NHS privatisation: a proposition that is sure to draw a wide variety of heated emotion. And for good reason! Whichever one of the two alternatives is eventually chosen by the UK, the ramifications that it will have on us are both deep and wide-ranging. Over the past few years, the tide has definitely swung in the favour of those espousing privatisation, with 70% of NHS contracts awarded between April 2013 and 2014 going to the private sector. It is no secret that the NHS remains the best healthcare system in the world. However, does the prospect of privatisation jeopardise this national treasure? Does privatisation really go against the very ethos which the NHS was founded upon?
In my honest opinion – absolutely.
There is a fundamentally flawed assumption these days that capitalists would love to put NHS into private ownership. However, this couldn’t be further from the truth. While the basic capitalist ethos of competitive markets are well and good in the vast majority of scenarios, healthcare is one scenario where this does not apply. It is my firm belief that healthcare is a universal right for everyone, regardless of how much you earn, your creed, or your colour. The intrinsic problem with private ownership of healthcare is that profit would be placed on a pedestal, above the health of people. In the profit driven, neoliberal capitalist world in which we live, profit has increased tenfold in importance. Nowadays, it is almost everything which these corporations live for. Now, that can be a good thing in some scenarios, but when we are getting into matters of life and death, we should not let money come into it by even an iota. If the NHS was privatised, the quality of healthcare would be compromised in favour of gaining a comparative advantage over competitors, through spending cuts to healthcare. In a modern, developed society, this is not something which we can allow to happen.
Another evil also comes attached to NHS privatisation: red tape and a lack of accountability. In the current NHS system, when something goes wrong, it can be traced back to the source, and something can be done about it. However, if the NHS was put in the hands of private corporations, it would become very difficult for one to track where exactly the cancer is. What this leads to is a lack of accountability in healthcare, and a regressive system. With the health of people more than other things, it is very important to keep progressing and improving, otherwise we cannot treat the latest and most potent diseases on the scene. We cannot increase the duration of people’s lives, and we cannot improve people’s quality of life. Without this, how can we define our healthcare system as a progressive one? Democratic accountability for one’s actions needs to continue, and corporations do not have that. In a nutshell, the NHS needs to keep improving in order to sustain itself, and with privatisation, it just won’t do that.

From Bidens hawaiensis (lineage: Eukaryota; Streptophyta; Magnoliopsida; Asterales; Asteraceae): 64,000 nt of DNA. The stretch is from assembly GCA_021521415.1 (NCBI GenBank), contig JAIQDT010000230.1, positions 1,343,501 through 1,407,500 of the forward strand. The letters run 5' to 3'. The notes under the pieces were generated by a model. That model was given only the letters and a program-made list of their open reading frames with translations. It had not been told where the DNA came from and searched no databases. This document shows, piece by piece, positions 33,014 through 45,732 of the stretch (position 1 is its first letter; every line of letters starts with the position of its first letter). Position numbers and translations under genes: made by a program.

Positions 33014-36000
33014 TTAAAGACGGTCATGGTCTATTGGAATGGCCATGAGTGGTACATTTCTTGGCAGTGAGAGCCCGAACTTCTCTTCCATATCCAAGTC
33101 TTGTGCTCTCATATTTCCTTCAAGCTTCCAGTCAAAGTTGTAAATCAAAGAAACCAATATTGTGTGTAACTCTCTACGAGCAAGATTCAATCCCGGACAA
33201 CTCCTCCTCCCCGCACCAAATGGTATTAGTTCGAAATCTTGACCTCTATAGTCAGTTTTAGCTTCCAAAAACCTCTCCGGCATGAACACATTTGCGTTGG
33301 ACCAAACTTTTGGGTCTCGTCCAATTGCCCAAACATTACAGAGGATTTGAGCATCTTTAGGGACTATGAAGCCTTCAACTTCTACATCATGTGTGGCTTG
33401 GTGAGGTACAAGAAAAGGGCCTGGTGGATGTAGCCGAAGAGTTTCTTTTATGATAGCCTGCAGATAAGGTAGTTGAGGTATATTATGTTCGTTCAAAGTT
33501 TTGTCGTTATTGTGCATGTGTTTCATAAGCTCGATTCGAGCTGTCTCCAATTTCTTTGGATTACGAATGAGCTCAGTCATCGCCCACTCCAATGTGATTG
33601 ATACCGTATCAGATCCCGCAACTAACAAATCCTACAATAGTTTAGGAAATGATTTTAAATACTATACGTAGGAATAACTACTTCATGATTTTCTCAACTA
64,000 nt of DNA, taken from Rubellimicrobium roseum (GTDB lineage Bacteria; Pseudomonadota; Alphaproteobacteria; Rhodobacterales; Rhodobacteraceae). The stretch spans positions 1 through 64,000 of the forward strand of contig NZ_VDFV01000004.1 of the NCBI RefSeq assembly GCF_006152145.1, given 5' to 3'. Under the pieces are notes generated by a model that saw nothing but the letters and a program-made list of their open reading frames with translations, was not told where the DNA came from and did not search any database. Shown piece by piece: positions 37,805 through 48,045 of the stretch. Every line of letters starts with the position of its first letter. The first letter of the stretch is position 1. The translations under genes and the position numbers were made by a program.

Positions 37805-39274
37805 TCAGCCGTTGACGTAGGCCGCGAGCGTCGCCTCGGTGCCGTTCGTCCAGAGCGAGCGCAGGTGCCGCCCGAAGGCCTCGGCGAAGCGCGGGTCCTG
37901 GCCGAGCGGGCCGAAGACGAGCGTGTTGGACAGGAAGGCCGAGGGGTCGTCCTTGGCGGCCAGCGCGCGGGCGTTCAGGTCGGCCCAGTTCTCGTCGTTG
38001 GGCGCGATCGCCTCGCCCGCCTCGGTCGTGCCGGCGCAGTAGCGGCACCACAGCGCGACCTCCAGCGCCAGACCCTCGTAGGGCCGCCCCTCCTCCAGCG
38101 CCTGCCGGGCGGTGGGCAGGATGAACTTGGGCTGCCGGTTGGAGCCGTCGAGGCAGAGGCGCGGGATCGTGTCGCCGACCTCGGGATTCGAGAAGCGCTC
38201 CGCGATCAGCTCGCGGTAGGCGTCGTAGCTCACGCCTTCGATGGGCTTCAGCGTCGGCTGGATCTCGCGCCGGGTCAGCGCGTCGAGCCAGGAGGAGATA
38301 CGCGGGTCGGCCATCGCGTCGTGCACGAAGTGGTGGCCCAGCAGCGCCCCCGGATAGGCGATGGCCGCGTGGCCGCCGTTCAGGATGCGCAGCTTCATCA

Often, when talking about NHS privatisation, we think about ourselves, but what about the poor NHS workers? As aforementioned, corporations need to make a profit, and if they need to cut costs to do that, then they will say, “so be it”. This has the potential to have horrific consequences, as there will be great unemployment to increase profit margins, putting many out of a job. The corporations controlling the NHS will also compromise the high skilled employees already working for the NHS, replacing them with more low skilled ones who will be paid less. When people are not paid enough to do a particular job, they lose their incentive to do that job, and so perform it somewhat lackadaisically. This leads to a domino effect, to the detriment of the people being treated, as their treatment may be flawed or incomplete in some way. If every single man or woman is not being treated well, then the very grounding upon which the NHS was founded is gone. The same is true for all the other points, and if we want to keep our healthcare system the best in the world, we must speak out against its privatisation.